Some might call him “The Preacher,” but world-renowned turntablist Norman McHugh prefers to go by his stage name: DJ Stormin’ Norman.
McHugh is best known for showing off his mixing skills in Harlem, where he resides, and has been seen on Sunday afternoons in Morningside Park at “Sundae Sermon.” The outdoor event, which occurs every two Sundays from June to September, has turned into a must-be-there social gathering while also serving as a musical oasis feeding the many beat-savvy souls who attend.
However, aside from making a mark in New York City, McHugh’s sounds are known worldwide. One of the original DJs during hip-hop’s early days, he can be credited with helping shape one of the major elements of the genre.
Born and raised in the Forest Gate section of London, England, McHugh’s family moved to America when he was 15. He attended Iona College, where he was a star on the track team, even becoming nationally ranked. Recognized for his speed on the athletic field, he received the nickname “Stormin’ Norman.” The name stuck, turning into a staple as he became spinning royalty.
While at Iona, he studied broadcast journalism and a friend who left campus loaned him his turntables. That’s when McHugh began to experiment.
“I’m a self-taught DJ,” he said. “I had seen it done before. I just started playing two of the same records at the same time and making mixes. All of a sudden, it made sense to me.”
After some more experimenting with sounds, McHugh began perfecting his newfound talent. Getting connections from a record store, he began building his audio library that soon turned into hundreds of LPs.
McHugh soon became known at Iona for his craft by way of the campus radio station in the early 1990s at parties feeding hungry students with heart-pumping sounds as hip-hop began to sweep the nation.
At one of the first parties he did on campus where hundreds of people showed up, he built his own speakers. Fans praised him for playing artists such as A Tribe Called Quest, the Fat Boys and Eric B.
After graduating from college, McHugh pursued an acting career but still maintained his art of DJing. He got his first gig at WBLS, where he mixed on his own radio show called “The Thunderstorm,” which aired four times a week. He received the job after being discovered DJing at a local nightclub.
McHugh was one of the first DJs in the nation to broadcast live from nightclubs. He joined the ranks of other high profile DJs such as Grandmaster Flash. However, soon afterward, new ownership at the station got rid of all of the DJs and McHugh began a nearly four-year hiatus from his craft.
He left DJing in 2002 and began a career in real estate, which he is still involved with today. McHugh is also the father of a 19-year-old son and a 10-year-old daughter.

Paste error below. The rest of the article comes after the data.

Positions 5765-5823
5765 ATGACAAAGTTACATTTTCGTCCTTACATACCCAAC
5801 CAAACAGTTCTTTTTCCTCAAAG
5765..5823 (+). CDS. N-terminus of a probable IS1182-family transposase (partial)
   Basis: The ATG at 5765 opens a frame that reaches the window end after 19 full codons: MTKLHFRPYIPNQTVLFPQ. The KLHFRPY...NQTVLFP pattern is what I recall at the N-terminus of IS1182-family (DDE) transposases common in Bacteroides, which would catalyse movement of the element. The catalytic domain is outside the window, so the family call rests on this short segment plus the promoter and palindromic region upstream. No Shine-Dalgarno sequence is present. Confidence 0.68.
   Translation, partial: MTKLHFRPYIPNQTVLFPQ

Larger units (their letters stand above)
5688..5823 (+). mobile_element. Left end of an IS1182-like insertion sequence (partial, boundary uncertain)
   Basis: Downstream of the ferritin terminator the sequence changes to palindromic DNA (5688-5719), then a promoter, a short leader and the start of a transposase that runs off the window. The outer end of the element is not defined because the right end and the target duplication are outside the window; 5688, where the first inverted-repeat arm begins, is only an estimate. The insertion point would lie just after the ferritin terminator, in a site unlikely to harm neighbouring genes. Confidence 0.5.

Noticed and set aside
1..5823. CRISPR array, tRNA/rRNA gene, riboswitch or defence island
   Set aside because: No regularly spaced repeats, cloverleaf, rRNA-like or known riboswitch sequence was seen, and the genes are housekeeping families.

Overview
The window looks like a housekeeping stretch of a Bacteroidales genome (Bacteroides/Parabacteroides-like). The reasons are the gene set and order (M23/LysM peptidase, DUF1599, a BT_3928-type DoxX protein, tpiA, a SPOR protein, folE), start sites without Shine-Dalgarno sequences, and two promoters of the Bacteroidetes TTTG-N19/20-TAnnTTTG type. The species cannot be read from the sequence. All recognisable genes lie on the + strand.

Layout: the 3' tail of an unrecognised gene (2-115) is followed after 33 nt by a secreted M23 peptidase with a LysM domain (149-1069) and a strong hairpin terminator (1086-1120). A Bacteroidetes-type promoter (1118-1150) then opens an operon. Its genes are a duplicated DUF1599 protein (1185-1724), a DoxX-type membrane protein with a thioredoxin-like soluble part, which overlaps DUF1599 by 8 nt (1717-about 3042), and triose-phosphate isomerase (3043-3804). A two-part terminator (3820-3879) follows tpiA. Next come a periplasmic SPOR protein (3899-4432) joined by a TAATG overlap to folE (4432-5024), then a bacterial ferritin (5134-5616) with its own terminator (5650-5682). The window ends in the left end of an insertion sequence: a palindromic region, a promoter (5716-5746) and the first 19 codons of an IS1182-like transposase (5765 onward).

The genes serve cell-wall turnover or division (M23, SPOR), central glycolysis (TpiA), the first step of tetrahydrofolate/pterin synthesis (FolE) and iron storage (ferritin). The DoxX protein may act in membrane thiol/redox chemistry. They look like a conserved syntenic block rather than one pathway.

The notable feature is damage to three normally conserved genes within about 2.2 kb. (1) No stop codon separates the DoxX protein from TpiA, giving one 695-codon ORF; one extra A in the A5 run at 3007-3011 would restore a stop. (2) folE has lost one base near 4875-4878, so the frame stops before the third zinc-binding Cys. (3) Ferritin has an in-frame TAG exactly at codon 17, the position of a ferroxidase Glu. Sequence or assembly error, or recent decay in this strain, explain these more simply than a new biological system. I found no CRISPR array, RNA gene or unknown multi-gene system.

“I checked out musically,” he said. “I was tired. Things didn’t move me anymore. I was getting older as well. I wasn’t being inspired anymore.”
After four years, with piles of records around his home, one of the stacks that reached the ceiling fell over and McHugh began looking through them. He dusted off his turntable, began playing music again and his inspiration was renewed.
During his time away from the turntables, DJs moved from using records to downloading MP3s and using Serato, a system of mixing without the use of vinyl records. One of his first gigs was a party on the Lower East Side.
He said, “I was very nervous. I hadn’t done it for so long in front of people and it felt like I never left. It was great. I started to play more at home, started to get gigs again and reached out to a network of people.”
McHugh’s revival not only brought back his status as a winning DJ but took him around the world. He has DJed across Europe, where hip-hop is heavily appreciated.
In 2007, McHugh started “Sundae Sermon” in Morningside Park, getting the idea after going to various music parties around the city and seeing the African Day Parade in Harlem. With very few outdoor music events for Harlmites, he stepped up to the plate.
With the help of sponsors including Uptown and Vibe magazines and Bikram Yoga of East Harlem, “Sundae Sermon” has gone from an attendance of 50 people to crowds of hundreds from around the city. Listeners who go to the event are as diverse as the music that is played.
The name “Sundae Sermon,” Norman says, comes from the feeling people get when they hear grooves forcing them to dance, similar to being moved by religion in church. But the event offers more than music, hosting various causes including health and wellness and mentoring. Films have even been shown at the gathering.
“I’m a very emotional DJ,” McHugh said. “When I play, I look at how I see a person with their eyes closed. That’s how I play. I’m giving them my soul when I play my music. It’s almost like being in the zone. When you play music, it’s almost like you don’t think.”
“Sundae Sermon” has three more events scheduled in Morningside Park on Aug. 28, Sept. 11 and Sept. 19. McHugh can also be heard on the first Friday of every month from 3 a.m. to 6 a.m. on WHCR 90.3.